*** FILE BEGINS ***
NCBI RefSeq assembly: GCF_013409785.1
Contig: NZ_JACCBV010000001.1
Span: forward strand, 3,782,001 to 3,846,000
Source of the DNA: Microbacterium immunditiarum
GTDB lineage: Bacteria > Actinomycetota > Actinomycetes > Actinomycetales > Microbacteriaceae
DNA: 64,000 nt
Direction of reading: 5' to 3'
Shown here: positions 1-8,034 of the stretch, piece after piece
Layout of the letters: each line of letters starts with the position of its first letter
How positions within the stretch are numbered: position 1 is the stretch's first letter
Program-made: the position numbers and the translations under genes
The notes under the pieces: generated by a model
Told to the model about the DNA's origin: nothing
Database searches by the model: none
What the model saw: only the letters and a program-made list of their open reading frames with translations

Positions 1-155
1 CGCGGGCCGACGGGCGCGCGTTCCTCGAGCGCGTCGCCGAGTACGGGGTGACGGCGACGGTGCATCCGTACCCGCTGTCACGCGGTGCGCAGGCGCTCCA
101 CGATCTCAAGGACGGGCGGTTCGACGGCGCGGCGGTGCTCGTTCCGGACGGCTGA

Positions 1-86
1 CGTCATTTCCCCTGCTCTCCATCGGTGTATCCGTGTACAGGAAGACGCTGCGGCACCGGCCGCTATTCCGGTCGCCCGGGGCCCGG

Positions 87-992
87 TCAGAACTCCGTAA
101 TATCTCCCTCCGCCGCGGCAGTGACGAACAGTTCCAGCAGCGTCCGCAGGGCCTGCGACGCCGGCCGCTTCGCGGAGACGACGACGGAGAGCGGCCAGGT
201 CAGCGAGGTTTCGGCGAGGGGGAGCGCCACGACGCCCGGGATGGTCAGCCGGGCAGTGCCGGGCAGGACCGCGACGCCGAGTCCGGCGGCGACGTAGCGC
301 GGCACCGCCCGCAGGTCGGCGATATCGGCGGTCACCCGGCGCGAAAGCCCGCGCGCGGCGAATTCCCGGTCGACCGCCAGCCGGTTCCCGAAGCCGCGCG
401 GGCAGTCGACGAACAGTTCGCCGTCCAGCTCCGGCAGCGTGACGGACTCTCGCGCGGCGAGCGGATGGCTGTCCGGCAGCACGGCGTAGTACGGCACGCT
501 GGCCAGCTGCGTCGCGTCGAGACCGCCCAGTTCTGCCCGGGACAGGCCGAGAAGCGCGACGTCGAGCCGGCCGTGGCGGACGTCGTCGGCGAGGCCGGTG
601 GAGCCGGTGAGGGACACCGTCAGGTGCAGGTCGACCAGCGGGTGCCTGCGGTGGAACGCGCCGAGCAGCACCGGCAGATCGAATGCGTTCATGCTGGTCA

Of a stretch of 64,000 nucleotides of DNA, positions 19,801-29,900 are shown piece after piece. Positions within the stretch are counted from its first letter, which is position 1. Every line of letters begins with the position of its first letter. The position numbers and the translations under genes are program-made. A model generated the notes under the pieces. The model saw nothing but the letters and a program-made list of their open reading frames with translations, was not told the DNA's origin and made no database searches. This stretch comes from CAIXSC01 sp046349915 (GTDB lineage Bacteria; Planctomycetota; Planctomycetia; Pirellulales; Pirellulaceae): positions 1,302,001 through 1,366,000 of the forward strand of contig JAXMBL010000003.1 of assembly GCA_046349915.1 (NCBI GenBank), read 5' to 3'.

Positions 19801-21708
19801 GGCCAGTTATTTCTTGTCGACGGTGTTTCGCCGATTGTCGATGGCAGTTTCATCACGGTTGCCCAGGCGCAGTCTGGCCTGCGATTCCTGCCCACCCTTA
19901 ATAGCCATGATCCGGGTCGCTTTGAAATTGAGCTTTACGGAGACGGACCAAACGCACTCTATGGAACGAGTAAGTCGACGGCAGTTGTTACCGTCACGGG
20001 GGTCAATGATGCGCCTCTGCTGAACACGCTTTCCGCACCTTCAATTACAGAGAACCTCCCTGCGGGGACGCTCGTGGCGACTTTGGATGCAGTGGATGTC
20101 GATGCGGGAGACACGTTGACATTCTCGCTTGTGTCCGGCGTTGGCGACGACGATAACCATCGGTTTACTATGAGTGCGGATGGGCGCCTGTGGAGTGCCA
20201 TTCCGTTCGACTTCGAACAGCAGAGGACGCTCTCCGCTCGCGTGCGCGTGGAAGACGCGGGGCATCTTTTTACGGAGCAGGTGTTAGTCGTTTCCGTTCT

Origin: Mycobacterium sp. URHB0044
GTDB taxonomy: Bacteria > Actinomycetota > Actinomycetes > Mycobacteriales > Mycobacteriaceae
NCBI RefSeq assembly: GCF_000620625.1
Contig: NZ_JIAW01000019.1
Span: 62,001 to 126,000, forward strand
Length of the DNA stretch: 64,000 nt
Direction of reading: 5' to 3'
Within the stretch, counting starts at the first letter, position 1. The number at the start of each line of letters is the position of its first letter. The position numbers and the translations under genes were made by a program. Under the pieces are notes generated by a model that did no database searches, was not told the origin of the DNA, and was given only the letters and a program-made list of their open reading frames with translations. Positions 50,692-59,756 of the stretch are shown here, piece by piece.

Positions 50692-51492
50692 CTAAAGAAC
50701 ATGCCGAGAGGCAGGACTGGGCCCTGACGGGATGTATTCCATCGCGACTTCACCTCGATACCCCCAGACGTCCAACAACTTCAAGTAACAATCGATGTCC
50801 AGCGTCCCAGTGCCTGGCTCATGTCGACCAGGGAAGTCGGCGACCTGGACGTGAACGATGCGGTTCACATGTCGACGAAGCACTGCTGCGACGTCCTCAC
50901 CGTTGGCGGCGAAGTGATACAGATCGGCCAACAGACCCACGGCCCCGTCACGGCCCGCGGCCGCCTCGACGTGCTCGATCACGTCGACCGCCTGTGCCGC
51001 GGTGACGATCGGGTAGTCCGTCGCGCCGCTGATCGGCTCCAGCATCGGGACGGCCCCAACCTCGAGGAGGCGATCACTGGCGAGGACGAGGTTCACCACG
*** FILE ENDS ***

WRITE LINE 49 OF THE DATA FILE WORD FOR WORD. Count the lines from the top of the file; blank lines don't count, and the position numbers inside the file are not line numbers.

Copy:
51001 GGTGACGATCGGGTAGTCCGTCGCGCCGCTGATCGGCTCCAGCATCGGGACGGCCCCAACCTCGAGGAGGCGATCACTGGCGAGGACGAGGTTCACCACG